Privatization of Social Security: Lessons from Chile
In Chile, all covered workers must place 10% of monthly earnings in a savings account with a highly regulated intermediary that manages a single fund and provides survivors and disability insurance. Workers pay a commission charge, in addition to the mandatory 10%, to finance this insurance and to cover the costs and profits of the intermediaries. On becoming eligible to receive benefits, a worker can choose between a sequence of phased withdrawals and a real annuity. In addition, there is a sizable guaranteed minimum pension. Unlike the purchased annuities, the minimum pension is not indexed, but adjusted by the government from time to time. The Chilean reform gets high marks for defending the system from political risk and for its effects on capital accumulation and on the functioning of the capital market. The Chilean reform gets low marks for the provision of insurance and for administrative cost. Perhaps the most surprising aspect of the Chilean reform is the high cost of running a privatized social security system, higher than the 'inefficient' system that it replaced. Valdes-Prieto has estimated that the average administrative charge per effective affiliate while active is U.S. $89.10 per year (for 1991) which is 2.94% of average taxable earnings. This is close to 30% of the 10% mandatory savings rate. The cost per person is not far from costs observed in other privately-managed pension systems, such as defined- benefit private pensions in the U.S. However, it compares unfavorably with administrative costs in well-run unified government managed systems. The issue here is the administrative efficiency of reliance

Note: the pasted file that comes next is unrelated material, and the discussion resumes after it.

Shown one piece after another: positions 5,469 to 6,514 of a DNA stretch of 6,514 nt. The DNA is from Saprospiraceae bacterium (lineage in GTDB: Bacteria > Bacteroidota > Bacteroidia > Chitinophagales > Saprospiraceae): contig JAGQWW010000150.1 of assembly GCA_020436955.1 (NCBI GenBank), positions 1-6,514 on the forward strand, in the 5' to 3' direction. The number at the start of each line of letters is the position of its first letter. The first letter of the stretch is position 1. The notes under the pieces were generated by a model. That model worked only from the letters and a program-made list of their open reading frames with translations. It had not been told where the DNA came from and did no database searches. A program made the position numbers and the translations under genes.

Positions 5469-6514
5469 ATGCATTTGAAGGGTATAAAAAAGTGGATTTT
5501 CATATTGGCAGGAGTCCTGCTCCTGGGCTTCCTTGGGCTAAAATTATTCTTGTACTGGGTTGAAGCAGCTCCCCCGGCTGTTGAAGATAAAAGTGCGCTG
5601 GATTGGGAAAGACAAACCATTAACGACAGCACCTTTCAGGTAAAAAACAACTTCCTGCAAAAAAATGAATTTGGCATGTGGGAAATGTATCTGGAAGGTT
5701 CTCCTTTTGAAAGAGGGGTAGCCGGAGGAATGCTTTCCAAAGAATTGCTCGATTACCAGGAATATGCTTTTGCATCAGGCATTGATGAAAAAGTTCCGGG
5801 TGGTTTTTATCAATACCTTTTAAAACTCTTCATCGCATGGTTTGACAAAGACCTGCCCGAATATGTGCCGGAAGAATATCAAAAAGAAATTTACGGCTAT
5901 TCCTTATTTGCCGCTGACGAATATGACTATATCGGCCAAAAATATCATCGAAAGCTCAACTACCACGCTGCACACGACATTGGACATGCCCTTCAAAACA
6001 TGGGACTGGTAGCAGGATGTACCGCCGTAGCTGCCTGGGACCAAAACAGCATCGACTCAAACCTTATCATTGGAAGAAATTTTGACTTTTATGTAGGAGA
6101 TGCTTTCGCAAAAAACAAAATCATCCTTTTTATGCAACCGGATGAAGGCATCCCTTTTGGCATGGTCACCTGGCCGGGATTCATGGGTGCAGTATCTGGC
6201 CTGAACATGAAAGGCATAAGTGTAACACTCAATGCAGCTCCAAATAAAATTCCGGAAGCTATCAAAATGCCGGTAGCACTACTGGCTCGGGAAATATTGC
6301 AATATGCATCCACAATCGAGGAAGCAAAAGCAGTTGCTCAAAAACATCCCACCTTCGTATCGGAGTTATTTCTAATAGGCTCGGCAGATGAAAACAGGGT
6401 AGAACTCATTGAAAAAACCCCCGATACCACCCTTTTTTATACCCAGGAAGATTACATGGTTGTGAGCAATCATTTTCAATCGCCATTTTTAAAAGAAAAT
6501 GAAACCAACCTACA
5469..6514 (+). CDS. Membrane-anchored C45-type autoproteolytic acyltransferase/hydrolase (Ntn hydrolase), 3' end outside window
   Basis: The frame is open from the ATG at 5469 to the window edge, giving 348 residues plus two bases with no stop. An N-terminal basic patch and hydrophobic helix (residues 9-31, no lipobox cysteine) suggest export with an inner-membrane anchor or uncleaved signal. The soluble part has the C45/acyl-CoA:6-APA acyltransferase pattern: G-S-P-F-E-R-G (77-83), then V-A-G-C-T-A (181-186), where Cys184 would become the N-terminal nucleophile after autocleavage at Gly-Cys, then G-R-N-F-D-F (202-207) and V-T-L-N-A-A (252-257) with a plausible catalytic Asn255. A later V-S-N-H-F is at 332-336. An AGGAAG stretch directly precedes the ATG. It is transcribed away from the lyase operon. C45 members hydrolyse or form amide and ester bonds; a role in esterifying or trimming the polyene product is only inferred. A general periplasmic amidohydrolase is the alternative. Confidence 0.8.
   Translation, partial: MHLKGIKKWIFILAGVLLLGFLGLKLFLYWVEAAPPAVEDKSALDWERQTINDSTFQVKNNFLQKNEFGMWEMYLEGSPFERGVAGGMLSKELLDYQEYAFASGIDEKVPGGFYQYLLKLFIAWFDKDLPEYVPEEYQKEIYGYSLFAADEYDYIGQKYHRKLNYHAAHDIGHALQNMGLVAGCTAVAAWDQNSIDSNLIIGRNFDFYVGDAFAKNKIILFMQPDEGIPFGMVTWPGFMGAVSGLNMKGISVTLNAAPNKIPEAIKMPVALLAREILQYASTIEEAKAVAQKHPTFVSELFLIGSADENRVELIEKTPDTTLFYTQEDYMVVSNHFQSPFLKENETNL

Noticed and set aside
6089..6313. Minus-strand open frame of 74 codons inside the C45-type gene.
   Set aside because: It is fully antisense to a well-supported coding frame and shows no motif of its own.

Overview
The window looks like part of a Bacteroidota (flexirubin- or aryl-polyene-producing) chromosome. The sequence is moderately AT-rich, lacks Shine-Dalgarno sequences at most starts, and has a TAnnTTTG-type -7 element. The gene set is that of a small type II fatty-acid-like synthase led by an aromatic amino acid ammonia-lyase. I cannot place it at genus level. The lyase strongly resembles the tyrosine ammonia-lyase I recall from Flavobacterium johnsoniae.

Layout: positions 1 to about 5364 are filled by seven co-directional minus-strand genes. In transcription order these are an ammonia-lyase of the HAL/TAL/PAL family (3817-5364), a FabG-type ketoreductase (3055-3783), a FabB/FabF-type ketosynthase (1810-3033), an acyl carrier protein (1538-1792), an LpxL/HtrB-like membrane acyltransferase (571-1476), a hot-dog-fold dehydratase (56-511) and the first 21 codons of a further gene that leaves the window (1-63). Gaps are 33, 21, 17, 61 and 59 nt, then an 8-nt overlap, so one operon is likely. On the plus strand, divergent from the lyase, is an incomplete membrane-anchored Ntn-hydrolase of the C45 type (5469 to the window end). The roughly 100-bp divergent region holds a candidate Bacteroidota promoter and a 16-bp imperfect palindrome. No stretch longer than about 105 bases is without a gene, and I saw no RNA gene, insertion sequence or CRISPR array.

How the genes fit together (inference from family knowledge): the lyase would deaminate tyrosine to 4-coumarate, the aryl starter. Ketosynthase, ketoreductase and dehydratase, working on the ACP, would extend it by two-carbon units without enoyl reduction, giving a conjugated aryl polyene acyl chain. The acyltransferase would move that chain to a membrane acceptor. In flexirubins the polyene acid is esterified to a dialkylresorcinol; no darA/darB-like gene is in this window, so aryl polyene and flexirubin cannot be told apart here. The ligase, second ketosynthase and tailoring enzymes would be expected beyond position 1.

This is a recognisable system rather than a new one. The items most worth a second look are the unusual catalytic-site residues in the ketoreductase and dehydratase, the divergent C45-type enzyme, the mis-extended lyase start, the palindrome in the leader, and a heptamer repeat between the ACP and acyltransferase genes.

|Date of creation:||Oct 1993|
|Date of revision:|
|Publication status:||published as Revista de Analisis Economico, June 1994, pp. 21-33|
|Contact details of provider:|| Postal: National Bureau of Economic Research, 1050 Massachusetts Avenue Cambridge, MA 02138, U.S.A.|
Web page: http://www.nber.org
More information through EDIRC
Please report citation or reference errors to , or , if you are the registered author of the cited work, log in to your RePEc Author Service profile, click on "citations" and make appropriate adjustments.:
- Peter Diamond, 2004. "Social Security," American Economic Review, American Economic Association, vol. 94(1), pages 1-24, March.
- Diamond, Peter, 1992. "Organizing the Health Insurance Market," Econometrica, Econometric Society, vol. 60(6), pages 1233-54, November.
- Valdes-Prieto, Salvador & DEC, 1994. "Earnings-related mandatory pensions : concepts for design," Policy Research Working Paper Series 1296, The World Bank.
- Diamond, P. A., 1977. "A framework for social security analysis," Journal of Public Economics, Elsevier, vol. 8(3), pages 275-298, December.
- Robert C. Merton & Zvi Bodie, 1992. "On the Management of Financial Guarantees," Financial Management, Financial Management Association, vol. 21(4), Winter.
- Salvador Valdés & Peter Diamond, . "Social Security Reforms in Chile," Documentos de Trabajo 161, Instituto de Economia. Pontificia Universidad Católica de Chile..
When requesting a correction, please mention this item's handle: RePEc:nbr:nberwo:4510. See general information about how to correct material in RePEc.
For technical questions regarding this item, or to correct its authors, title, abstract, bibliographic or download information, contact: ()
If references are entirely missing, you can add them using this form.